Pharrell Williams, Brixton Academy, London

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The chances are you’ve come across Pharrell Williams’s work. As one of the production duo The Neptunes his fingerprints are on numerous hits. The list reads like a Who’s Who of US pop, Britney Spears, Justin Timberlake, Gwen Stefani, Usher and Jay-Z being among those on The Neptunes’ CV.

Clearly not one of those producers who relish the anonymity of the mixing desk, Williams has a tendency to pop up on the songs he’s produced singing falsetto choruses. Now he’s taken his taste for performing to the next level by making a solo album In My Mind, which for someone with such an acute ear for pop hooks and imaginative beats is a mystifyingly shoddy collection of formless hip-hop tracks and scrappy R&B.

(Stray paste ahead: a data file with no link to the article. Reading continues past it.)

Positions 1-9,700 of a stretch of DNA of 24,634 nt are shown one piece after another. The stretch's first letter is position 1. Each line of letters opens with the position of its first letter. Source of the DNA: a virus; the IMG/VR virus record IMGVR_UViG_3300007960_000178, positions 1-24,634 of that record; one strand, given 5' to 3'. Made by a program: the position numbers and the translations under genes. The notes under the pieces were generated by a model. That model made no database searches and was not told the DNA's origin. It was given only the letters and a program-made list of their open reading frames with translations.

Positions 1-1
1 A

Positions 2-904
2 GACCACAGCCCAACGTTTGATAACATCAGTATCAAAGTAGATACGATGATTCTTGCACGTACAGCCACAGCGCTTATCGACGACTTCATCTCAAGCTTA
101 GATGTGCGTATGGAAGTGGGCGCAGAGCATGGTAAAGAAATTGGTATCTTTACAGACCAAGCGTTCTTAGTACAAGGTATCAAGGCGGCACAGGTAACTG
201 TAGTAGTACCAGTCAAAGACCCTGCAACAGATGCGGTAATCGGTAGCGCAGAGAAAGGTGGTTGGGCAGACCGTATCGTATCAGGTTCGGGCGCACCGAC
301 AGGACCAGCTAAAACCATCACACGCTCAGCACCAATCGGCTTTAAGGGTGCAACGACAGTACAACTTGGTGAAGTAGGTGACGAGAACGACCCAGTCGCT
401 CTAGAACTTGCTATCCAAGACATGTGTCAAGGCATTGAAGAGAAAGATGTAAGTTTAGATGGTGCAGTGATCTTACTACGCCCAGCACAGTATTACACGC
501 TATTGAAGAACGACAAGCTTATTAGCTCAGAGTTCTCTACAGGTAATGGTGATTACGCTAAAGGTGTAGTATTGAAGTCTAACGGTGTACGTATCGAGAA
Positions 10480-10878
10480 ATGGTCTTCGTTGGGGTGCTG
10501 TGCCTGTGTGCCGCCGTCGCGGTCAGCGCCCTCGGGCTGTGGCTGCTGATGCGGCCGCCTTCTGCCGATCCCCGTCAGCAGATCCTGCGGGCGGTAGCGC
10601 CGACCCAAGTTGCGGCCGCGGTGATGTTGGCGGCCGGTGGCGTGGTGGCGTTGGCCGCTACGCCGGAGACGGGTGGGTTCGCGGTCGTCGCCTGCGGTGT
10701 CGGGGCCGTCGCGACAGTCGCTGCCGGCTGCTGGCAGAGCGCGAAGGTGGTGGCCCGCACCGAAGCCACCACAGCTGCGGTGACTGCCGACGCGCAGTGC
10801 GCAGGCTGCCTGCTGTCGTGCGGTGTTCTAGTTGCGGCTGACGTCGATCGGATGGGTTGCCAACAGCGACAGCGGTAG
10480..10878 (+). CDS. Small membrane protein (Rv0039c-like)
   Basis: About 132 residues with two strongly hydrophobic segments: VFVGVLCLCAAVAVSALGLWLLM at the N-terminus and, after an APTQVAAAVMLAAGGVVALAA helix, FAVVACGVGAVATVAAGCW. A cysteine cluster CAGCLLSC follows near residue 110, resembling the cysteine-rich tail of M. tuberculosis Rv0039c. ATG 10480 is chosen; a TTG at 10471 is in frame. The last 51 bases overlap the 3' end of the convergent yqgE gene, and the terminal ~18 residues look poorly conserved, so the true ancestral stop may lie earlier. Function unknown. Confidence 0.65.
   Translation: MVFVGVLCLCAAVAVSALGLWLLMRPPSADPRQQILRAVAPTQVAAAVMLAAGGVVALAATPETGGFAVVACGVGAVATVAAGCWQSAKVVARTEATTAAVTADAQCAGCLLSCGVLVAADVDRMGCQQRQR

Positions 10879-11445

Wisely he chose to shelve most of its songs for this live outing and instead concentrated on playing Neptunes hits, backed by a live band complete with two drummers. It was a bold set-up compared to the usual rap show, where live musicians are a rarity, but the songs nonetheless struggled to catch the attention.

Williams wasn’t a natural performer. His sharp, boyish good looks guaranteed a healthy volume of screaming from his female fans and his falsetto croon was impressive, but he crucially lacked charisma. His rapping was at best proficient, at worst bland, and he looked a bit unwieldy on stage. When he reprised his backing vocals on Neptunes-produced songs such as Nelly’s “Hot in Herre” and Snoop Dogg’s “Beautiful”, it was as if a supporting actor had pushed himself into the spotlight and then found himself at a loss for words.

It wasn’t quite a hopeless ego trip. Williams was canny enough not to bore us with cuts from In My Mind, and the rock beats that erupted periodically in the songs he did play went down well with his mainly white audience. But he’s got a long way to go to persuade us that his talents lie outside the recording studio.

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